None of these images are wrong.
The Caribbean is known for beautiful beaches, nice weather, historical places, rich and diverse cultures. However “The Caribbean” defies a single definition because there are different ways to describe or define “Caribbean”.
Geographically speaking, the Caribbean refers to the islands in the Greater and Lesser Antilles, all beautifully nestled within the Caribbean Sea, as well as the countries that borders the Sea.
The Greater Antilles consist of the larger islands of Cuba, Puerto Rico, Jamaica and the island of Hispaniola which is shared by Haiti and Dominican Republic. The Lesser Antilles include 21 countries including: Barbados, Dominica, Grenada, Trinidad & Tobago, St. Kitts and Nevis, St. Lucia, St. Vincent and the Grenadines.
Meanwhile, countries like Venezuela, Colombia and Panama to the south, Central American countries (Costa Rica, Nicaragua, Guatemala, Honduras and Belize) on the west border the Caribbean Sea. Geographically, The Bahamas and Turks and Caicos do not border the Caribbean Sea, they are North Atlantic islands but are largely considered part of the Caribbean.
Politically, the Caribbean is defined by the countries that form the Caribbean Community (CARICOM). It is an intergovernmental organization that is a political and economic union. CARICOM includes countries in Central and South America, such as Belize, Guyana, French Guiana, and Suriname. Bermuda is an island further in the North Atlantic is not geographically in the Caribbean but is an Associate CARICOM country and by it being part of the British Commonwealth share cultural similarities with English Speaking Caribbean Countries.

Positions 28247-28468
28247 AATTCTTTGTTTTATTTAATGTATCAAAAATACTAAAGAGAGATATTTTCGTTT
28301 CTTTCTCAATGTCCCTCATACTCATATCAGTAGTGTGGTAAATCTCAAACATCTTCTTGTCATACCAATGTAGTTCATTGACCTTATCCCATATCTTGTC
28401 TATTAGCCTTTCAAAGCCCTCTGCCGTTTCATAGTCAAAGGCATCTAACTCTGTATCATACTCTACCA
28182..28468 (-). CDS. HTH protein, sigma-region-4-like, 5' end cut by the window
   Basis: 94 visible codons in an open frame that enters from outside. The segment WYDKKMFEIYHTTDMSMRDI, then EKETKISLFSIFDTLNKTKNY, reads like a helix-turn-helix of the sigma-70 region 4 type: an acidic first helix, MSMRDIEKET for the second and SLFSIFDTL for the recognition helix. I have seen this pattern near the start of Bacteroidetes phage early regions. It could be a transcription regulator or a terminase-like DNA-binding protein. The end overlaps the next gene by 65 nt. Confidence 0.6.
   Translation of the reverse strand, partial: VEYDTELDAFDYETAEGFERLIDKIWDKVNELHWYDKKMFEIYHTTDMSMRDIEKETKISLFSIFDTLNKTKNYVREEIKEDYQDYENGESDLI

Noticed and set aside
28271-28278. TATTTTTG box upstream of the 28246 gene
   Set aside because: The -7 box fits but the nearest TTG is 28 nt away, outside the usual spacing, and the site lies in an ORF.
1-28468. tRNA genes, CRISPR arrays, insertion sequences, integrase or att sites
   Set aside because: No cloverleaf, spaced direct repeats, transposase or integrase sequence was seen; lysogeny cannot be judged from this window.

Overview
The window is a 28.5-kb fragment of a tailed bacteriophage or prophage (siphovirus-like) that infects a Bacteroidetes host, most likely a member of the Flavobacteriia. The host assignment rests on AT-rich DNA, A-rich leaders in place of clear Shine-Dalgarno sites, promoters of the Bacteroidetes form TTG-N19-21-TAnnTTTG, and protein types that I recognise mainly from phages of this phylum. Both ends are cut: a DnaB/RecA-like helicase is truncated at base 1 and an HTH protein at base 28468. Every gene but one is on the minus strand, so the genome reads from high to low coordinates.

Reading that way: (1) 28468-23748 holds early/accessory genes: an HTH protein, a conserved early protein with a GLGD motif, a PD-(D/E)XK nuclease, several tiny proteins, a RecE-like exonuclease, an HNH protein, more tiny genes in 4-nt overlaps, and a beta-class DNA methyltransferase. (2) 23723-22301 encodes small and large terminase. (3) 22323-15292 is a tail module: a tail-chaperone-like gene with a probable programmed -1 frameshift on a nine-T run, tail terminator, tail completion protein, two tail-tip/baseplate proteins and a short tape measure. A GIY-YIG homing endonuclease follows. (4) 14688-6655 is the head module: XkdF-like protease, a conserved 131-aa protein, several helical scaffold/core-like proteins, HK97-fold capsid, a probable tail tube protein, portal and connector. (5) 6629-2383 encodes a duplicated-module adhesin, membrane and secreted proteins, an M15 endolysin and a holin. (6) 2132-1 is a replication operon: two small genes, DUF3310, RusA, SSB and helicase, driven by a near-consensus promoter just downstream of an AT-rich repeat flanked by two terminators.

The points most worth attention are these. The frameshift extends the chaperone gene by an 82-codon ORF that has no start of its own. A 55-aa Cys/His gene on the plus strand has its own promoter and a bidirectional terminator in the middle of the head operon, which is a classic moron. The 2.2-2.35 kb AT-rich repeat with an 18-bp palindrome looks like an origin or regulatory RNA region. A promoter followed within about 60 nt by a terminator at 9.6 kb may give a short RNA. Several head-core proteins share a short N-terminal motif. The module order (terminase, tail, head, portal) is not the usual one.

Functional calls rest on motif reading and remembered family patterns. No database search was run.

Culturally, the Caribbean is also defined by the shared traditions and customs resulting from slavery, colonization, and migration. This understanding of migration whether forced or voluntary extends to regions in Columbia, Honduras, Costa Rica and other countries that have Garifuna communities. It also Panama’s Colon region, where many people from the Jamaica and Barbados moved to the Canal Zone to build the Panama Canal.
A broader perspective includes the Caribbean Diaspora, which is the largest group identifying as Caribbean. This refers to people of Caribbean descent living in the United States, Canada, Europe, Africa and elsewhere, who continue to preserve and promote Caribbean culture despite not being physically located in the region.
To Sum It Up
In conclusion, the Caribbean can be defined in three (3) main ways. While the geographical definition focuses on the Caribbean Sea and the islands within it, the political definition encompasses various nations throughout the region. The cultural definition, however, recognizes the shared customs and traditions that have been passed down throughout the diaspora, extending beyond the Caribbean Sea and CARICOM countries.